Psychology, Department of


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A DISSERTATION Presented to the Faculty of The Graduate College at the University of Nebraska In Partial Fulfillment of Requirements For the Degree of Doctor of Philosophy, Major: Psychology, Under the Supervision of Professor Mario J. Scalora. Lincoln, Nebraska: August 2010
Copyright 2010 Douglas O. Cacialli


The potential merits of Carver and Scheier's (1981) control theory in the prediction of targeted violence are reviewed and several novel indicators of risk that are consistent with this theory are suggested for study. It was hypothesized that: (a) similarity between inappropriate contact with politicians and extremist group literature and writings; (b) the temporal proximity to violent or otherwise criminal actions and notable anniversaries of such groups; (c) detailed specification of a plan to engage in problematic approach behavior, and; (d) self-focus, will be significant predictors of problematic approach behavior. A sample of 506 individuals who engaged in threatening or otherwise inappropriate contact toward members of the United States Congress was drawn from the case files of the United States Capitol Police.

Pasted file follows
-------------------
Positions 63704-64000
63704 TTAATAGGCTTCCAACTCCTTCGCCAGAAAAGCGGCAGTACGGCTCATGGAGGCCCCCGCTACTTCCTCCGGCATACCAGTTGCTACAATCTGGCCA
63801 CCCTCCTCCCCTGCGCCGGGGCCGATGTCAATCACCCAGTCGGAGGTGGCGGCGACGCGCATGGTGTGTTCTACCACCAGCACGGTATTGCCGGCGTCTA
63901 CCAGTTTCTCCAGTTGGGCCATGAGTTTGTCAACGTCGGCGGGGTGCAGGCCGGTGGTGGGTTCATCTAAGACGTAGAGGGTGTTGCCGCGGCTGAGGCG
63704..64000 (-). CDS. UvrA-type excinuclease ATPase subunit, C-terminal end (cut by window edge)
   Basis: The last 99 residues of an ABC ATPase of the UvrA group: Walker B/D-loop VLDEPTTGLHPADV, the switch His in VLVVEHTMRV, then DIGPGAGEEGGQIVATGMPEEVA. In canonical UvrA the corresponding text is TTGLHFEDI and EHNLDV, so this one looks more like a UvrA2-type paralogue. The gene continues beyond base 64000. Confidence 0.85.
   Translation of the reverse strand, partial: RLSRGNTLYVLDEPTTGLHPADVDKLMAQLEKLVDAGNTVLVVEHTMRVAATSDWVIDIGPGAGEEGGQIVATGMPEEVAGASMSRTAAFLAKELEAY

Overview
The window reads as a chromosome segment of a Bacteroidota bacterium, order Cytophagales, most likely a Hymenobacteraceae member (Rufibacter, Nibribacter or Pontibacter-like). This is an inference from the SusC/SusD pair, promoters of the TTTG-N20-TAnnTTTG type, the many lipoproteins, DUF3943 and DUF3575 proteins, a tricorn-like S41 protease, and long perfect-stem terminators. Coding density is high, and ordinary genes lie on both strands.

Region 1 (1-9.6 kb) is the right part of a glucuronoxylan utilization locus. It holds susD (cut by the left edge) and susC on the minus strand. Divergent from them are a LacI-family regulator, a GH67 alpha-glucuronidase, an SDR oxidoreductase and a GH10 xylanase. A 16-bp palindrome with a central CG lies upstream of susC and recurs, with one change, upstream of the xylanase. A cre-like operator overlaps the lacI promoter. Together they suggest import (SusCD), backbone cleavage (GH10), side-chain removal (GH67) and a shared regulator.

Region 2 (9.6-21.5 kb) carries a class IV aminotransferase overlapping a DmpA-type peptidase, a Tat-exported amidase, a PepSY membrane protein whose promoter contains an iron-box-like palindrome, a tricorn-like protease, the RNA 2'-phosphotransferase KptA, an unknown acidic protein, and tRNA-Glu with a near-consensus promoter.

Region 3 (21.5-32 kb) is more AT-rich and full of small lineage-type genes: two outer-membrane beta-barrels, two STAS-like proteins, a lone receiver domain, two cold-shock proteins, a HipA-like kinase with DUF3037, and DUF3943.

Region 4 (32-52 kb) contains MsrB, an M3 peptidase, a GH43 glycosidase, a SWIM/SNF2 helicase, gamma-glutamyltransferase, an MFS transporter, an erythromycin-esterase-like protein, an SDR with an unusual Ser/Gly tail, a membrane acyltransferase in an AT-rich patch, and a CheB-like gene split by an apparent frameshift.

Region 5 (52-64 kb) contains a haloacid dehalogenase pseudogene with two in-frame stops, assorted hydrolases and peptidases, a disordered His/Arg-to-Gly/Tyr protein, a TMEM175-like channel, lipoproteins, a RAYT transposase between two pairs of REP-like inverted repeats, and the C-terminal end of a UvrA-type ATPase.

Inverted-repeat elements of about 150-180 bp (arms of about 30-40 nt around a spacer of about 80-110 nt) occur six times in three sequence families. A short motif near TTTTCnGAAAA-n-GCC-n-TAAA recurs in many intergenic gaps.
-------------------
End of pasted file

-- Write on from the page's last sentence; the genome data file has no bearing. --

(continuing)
Results of the present research indicated that detailed specification of a plan to engage in problematic approach behavior was strongly predictive of actually engaging in problematic approach. Furthermore, high self-focus was significantly related to problematic approach between-persons, although within-person, higher-than-average self-focus showed no such relation. Neither temporal proximity to notable acts of extremist violence nor similarity to known extremist group writings was found to be associated with problematic approach in this sample.